Editorial: Applying for financial aid to college shouldn’t be this torturous

Lynda McGee, a college counselor, helps students fill out FASFA form at Downtown Magnets High School in Los Angeles
Getting help paying for college starts with filling out the Free Application for Federal Student Aid, but this year there’s (another) major glitch.
(Irfan Khan/Los Angeles Times)

The federal government had supposedly made it much easier to apply for college financial aid. Except there was a glitch and students could not access the new online tool they needed. Applications were delayed by months and the numbers of students seeking aid plunged.

That’s the scene in 2024. No, wait, that was 2017. Actually, it’s both.

It seems as though each time the dreaded Free Application for Federal Student Aid is made easier, it (temporarily) gets a lot worse. Never has the problem been bigger than this year, when colleges have been forced to put off their application deadlines to allow more students to work their way through the impossibly mangled FAFSA system, when they can at all.


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Students are getting stuck in repeating loops, or told by the website that they already have accounts when they don’t, and if they try to access this unheard-of account, they can’t. Some parents who don’t have Social Security numbers find they can get through the system without one. Others can’t. School counselors who try to help their students get error messages but no indication of what the problem is or how to overcome it. The U.S. Education Department, which is responsible for the FAFSA, has set up help lines, but the lines are swamped with calls and many students can’t get through. As a result, the number of applications is half what it normally would be at this point.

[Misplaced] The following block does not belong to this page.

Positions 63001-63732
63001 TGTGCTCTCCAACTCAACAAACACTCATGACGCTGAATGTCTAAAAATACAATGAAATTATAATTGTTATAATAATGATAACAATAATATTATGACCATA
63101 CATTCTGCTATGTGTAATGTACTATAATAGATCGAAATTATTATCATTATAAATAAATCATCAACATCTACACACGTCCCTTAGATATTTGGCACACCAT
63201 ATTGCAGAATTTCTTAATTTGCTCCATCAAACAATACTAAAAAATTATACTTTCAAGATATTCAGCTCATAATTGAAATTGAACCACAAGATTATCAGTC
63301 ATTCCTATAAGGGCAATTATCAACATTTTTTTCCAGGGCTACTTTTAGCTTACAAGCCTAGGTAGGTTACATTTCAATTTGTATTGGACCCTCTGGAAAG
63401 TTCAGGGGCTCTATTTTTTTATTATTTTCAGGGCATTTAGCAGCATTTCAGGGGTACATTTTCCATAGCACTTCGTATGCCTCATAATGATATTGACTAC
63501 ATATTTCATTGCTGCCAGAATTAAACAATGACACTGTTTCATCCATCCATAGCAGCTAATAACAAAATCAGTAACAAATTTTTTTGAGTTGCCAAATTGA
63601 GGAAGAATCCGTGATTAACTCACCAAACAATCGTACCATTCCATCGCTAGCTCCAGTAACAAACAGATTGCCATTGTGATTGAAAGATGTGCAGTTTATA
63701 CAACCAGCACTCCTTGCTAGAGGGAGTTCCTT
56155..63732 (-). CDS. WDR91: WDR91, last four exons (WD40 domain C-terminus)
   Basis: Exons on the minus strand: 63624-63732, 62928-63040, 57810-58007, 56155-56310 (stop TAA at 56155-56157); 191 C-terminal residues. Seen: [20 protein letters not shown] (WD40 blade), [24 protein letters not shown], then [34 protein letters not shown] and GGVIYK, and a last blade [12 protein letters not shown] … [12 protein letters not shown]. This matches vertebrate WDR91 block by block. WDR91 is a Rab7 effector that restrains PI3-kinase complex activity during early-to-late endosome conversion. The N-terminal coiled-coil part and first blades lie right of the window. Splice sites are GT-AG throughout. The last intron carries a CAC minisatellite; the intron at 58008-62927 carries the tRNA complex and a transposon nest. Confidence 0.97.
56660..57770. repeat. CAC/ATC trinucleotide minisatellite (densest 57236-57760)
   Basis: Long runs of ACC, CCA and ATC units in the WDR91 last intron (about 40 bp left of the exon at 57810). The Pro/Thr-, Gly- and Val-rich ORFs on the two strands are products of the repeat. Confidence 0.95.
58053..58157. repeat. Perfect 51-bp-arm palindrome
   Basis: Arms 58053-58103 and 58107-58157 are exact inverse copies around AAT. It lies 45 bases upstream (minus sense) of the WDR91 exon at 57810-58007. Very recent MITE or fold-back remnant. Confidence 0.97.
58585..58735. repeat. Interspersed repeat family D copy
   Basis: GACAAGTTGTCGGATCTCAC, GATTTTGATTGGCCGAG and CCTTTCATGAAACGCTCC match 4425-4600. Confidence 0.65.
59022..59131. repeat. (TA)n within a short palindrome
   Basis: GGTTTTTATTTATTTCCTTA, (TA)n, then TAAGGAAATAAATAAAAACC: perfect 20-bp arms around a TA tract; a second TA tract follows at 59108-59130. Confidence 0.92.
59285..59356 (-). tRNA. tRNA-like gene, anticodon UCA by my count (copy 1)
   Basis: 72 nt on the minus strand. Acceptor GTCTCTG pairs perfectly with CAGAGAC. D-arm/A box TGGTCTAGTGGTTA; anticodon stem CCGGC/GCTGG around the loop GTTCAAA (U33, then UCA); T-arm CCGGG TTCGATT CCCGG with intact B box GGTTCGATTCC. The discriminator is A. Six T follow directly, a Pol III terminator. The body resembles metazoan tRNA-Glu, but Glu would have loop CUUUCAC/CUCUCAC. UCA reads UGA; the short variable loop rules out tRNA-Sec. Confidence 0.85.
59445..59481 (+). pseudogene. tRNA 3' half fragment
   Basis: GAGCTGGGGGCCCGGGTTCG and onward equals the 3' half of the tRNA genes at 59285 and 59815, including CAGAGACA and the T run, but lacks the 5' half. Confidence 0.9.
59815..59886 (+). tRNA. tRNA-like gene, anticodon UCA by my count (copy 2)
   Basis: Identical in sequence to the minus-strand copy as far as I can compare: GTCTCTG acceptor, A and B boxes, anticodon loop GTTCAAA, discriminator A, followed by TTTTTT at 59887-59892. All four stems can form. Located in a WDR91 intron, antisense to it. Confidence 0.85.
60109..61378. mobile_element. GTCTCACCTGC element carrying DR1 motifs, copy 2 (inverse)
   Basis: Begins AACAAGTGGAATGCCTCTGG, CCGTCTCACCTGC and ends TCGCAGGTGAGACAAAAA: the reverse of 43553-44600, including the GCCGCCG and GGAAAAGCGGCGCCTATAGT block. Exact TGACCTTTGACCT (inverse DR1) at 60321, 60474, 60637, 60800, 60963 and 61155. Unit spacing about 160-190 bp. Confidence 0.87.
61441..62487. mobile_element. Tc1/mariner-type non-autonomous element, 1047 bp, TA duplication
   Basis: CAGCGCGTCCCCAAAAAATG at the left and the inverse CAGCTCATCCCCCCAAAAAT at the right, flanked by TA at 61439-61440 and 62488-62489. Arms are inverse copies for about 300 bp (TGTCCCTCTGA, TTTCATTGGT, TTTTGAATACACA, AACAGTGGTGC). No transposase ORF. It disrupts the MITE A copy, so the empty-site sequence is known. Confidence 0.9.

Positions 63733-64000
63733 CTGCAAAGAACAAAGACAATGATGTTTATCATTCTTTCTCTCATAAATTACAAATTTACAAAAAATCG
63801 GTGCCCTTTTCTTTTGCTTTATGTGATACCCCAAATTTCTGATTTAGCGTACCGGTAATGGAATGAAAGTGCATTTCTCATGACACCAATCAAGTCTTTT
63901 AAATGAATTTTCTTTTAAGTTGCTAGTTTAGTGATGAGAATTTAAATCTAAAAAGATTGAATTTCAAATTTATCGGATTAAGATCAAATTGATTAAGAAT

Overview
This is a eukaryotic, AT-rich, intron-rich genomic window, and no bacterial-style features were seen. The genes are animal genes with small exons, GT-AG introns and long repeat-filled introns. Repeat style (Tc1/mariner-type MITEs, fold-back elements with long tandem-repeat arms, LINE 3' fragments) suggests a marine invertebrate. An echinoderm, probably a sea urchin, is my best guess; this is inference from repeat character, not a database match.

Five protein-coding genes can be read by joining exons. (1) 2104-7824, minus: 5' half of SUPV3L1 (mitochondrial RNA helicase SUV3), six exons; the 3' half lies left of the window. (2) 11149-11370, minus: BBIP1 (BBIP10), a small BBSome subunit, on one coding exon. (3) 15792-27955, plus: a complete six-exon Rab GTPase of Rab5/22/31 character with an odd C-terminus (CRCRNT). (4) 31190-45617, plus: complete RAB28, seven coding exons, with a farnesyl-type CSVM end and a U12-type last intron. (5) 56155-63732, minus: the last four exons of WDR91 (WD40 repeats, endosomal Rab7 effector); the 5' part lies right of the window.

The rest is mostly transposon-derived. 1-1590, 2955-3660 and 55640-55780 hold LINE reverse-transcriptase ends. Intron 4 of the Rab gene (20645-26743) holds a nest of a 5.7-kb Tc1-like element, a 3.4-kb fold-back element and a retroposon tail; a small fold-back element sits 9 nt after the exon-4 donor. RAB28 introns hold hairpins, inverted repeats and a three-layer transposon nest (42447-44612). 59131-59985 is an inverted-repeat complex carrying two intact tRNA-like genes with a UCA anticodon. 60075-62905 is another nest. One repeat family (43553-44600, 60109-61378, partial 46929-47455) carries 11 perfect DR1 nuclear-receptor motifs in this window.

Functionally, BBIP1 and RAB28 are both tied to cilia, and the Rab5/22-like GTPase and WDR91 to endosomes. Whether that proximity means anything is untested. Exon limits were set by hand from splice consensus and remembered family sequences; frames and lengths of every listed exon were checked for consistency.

This week, U.S. Education Secretary Miguel Cardona said the department would soften many of the requirements for income verification, a complicated process for colleges that shouldn’t be necessary anyway, since the new system uses families’ federal tax returns. He’s also lowering other bureaucratic hurdles.

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It’s a good start but not nearly enough. Cardona should hire a host of quickly trained people to answer phones or work with families online to fill out their paperwork then and there. He also must stand prepared to offer additional financial aid to students who miss their colleges’ deadlines through no fault of their own.

Above all, the public is owed an explanation of what appears to be a bungled rollout of the new system. The online application, which had been promised by late October, was late by nearly three months. And once it was up and running, the endless loops, mysterious error messages and other glitches made it look more like a rush job in its early phases than a sophisticated system that would lighten the load on families.

Democratic lawmakers want guarantees that Cardona will make sure students don’t fall through the cracks. Republicans want a Government Accountability Office investigation of the still-chaotic FAFSA rollout. Both are right.

But lawmakers also played a significant role in creating the financial-aid pandemonium this year. The Department of Education was ordered to produce this new, simpler FAFSA system at the same time that it had to start collecting student loan payments, which had been on hiatus because of the COVID-19 pandemic. That’s two massive projects, without receiving the funding the department had estimated it needed to produce a smoothly running operation. The price of that cheapness will be high.


That’s something to remember the next time the federal government wants to “simplify” FAFSA.